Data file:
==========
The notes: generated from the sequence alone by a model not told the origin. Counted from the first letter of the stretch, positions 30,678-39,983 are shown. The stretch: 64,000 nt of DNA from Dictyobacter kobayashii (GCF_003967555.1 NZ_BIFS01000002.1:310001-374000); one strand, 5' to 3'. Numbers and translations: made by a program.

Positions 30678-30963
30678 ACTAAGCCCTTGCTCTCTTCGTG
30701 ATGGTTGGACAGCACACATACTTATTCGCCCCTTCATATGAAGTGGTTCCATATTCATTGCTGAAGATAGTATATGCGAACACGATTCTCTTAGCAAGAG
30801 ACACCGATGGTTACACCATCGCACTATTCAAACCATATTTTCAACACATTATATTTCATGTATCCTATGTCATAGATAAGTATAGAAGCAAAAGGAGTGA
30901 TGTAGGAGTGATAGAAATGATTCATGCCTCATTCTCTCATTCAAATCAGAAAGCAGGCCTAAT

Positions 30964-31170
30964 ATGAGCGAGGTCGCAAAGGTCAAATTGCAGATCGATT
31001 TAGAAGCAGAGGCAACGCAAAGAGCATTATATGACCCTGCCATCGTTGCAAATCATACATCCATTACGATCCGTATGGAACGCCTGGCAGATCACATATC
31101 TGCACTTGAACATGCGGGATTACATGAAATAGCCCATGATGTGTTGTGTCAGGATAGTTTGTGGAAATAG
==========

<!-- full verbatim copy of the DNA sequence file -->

The notes: generated from the sequence alone by a model not told the origin. Counted from the first letter of the stretch, positions 30,678-39,983 are shown. The stretch: 64,000 nt of DNA from Dictyobacter kobayashii (GCF_003967555.1 NZ_BIFS01000002.1:310001-374000); one strand, 5' to 3'. Numbers and translations: made by a program.

Positions 30678-30963
30678 ACTAAGCCCTTGCTCTCTTCGTG
30701 ATGGTTGGACAGCACACATACTTATTCGCCCCTTCATATGAAGTGGTTCCATATTCATTGCTGAAGATAGTATATGCGAACACGATTCTCTTAGCAAGAG
30801 ACACCGATGGTTACACCATCGCACTATTCAAACCATATTTTCAACACATTATATTTCATGTATCCTATGTCATAGATAAGTATAGAAGCAAAAGGAGTGA
30901 TGTAGGAGTGATAGAAATGATTCATGCCTCATTCTCTCATTCAAATCAGAAAGCAGGCCTAAT

Positions 30964-31170
30964 ATGAGCGAGGTCGCAAAGGTCAAATTGCAGATCGATT
31001 TAGAAGCAGAGGCAACGCAAAGAGCATTATATGACCCTGCCATCGTTGCAAATCATACATCCATTACGATCCGTATGGAACGCCTGGCAGATCACATATC
31101 TGCACTTGAACATGCGGGATTACATGAAATAGCCCATGATGTGTTGTGTCAGGATAGTTTGTGGAAATAG